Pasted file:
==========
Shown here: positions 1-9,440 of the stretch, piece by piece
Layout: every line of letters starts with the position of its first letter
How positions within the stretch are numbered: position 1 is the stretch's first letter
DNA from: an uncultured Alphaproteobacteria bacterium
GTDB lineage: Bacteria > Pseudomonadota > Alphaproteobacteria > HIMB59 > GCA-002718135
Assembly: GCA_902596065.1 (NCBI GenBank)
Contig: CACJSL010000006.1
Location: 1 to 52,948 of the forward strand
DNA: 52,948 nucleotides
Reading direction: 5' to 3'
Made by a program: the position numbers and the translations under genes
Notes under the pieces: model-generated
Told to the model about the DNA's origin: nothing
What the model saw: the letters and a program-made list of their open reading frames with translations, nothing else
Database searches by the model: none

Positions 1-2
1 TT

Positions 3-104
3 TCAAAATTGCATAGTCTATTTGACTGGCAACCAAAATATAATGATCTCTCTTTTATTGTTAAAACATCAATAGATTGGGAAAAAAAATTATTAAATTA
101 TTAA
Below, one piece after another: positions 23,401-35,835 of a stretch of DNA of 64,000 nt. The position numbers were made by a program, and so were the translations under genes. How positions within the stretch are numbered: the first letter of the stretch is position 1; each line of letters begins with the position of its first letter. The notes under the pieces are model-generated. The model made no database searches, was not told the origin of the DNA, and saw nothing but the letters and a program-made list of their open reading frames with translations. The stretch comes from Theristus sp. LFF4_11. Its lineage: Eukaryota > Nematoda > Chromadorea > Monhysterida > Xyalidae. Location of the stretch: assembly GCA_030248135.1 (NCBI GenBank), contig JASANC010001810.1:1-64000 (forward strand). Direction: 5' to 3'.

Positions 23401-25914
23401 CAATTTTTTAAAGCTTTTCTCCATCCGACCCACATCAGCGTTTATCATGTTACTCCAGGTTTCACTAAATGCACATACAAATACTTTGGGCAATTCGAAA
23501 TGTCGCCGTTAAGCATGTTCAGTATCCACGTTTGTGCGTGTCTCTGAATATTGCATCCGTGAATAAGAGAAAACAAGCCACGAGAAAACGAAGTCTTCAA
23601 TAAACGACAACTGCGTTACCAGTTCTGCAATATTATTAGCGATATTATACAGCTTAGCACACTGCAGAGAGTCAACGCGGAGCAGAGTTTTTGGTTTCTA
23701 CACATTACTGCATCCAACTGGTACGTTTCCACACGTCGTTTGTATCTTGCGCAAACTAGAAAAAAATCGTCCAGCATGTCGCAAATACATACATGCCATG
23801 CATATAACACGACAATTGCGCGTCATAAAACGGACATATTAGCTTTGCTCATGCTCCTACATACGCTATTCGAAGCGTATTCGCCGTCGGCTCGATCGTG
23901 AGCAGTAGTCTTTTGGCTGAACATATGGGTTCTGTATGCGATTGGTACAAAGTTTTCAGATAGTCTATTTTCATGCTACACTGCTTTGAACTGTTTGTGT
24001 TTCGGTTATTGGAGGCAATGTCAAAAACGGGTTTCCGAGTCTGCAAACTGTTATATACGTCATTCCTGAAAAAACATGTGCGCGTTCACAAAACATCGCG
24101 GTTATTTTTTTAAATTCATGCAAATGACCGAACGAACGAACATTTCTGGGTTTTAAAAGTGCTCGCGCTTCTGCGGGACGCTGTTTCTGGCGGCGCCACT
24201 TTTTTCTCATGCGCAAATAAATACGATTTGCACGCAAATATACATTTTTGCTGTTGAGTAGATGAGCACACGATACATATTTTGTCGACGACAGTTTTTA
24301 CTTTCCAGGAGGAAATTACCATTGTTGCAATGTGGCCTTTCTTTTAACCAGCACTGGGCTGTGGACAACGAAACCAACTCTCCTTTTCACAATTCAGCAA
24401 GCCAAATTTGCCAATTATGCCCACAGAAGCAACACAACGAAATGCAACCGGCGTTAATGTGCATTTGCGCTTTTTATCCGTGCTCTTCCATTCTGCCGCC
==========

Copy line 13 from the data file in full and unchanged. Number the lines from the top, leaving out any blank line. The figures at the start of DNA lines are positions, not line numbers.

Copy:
Told to the model about the DNA's origin: nothing